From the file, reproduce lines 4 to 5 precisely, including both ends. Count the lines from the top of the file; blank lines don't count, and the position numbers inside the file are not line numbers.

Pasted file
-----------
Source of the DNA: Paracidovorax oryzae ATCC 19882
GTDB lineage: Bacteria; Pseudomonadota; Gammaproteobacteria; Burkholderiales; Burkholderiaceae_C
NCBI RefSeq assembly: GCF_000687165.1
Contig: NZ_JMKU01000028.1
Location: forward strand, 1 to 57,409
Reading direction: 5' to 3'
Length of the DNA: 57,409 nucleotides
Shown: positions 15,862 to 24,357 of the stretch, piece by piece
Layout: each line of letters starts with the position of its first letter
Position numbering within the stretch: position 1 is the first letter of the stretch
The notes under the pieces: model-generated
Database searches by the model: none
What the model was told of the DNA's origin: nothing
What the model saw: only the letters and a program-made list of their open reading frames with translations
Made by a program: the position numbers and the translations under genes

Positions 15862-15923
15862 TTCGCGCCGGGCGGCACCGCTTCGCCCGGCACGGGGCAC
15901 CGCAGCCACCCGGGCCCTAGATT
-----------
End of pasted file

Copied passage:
Contig: NZ_JMKU01000028.1
Location: forward strand, 1 to 57,409